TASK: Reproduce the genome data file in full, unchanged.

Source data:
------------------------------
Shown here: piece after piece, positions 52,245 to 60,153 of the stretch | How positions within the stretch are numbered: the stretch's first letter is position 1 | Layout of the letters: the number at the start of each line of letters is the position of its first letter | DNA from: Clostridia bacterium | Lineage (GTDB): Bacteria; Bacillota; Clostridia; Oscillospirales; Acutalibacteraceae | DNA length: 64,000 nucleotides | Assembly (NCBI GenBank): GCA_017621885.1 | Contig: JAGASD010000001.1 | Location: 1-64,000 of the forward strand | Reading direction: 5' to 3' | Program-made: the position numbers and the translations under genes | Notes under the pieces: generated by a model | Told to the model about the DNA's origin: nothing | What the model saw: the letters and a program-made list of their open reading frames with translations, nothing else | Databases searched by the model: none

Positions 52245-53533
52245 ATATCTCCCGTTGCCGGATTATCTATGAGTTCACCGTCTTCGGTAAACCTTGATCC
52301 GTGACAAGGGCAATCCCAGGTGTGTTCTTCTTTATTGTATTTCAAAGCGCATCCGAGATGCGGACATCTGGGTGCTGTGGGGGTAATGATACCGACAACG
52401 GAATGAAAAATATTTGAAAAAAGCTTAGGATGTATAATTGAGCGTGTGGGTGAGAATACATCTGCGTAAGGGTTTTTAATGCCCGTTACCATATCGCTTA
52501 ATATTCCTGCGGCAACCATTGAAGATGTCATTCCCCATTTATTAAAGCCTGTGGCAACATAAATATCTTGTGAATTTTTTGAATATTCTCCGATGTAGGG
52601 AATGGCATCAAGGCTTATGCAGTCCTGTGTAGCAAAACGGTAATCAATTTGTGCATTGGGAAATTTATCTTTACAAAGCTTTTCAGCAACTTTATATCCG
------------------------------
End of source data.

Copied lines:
Shown here: piece after piece, positions 52,245 to 60,153 of the stretch | How positions within the stretch are numbered: the stretch's first letter is position 1 | Layout of the letters: the number at the start of each line of letters is the position of its first letter | DNA from: Clostridia bacterium | Lineage (GTDB): Bacteria; Bacillota; Clostridia; Oscillospirales; Acutalibacteraceae | DNA length: 64,000 nucleotides | Assembly (NCBI GenBank): GCA_017621885.1 | Contig: JAGASD010000001.1 | Location: 1-64,000 of the forward strand | Reading direction: 5' to 3' | Program-made: the position numbers and the translations under genes | Notes under the pieces: generated by a model | Told to the model about the DNA's origin: nothing | What the model saw: the letters and a program-made list of their open reading frames with translations, nothing else | Databases searched by the model: none

Positions 52245-53533
52245 ATATCTCCCGTTGCCGGATTATCTATGAGTTCACCGTCTTCGGTAAACCTTGATCC
52301 GTGACAAGGGCAATCCCAGGTGTGTTCTTCTTTATTGTATTTCAAAGCGCATCCGAGATGCGGACATCTGGGTGCTGTGGGGGTAATGATACCGACAACG
52401 GAATGAAAAATATTTGAAAAAAGCTTAGGATGTATAATTGAGCGTGTGGGTGAGAATACATCTGCGTAAGGGTTTTTAATGCCCGTTACCATATCGCTTA
52501 ATATTCCTGCGGCAACCATTGAAGATGTCATTCCCCATTTATTAAAGCCTGTGGCAACATAAATATCTTGTGAATTTTTTGAATATTCTCCGATGTAGGG
52601 AATGGCATCAAGGCTTATGCAGTCCTGTGTAGCAAAACGGTAATCAATTTGTGCATTGGGAAATTTATCTTTACAAAGCTTTTCAGCAACTTTATATCCG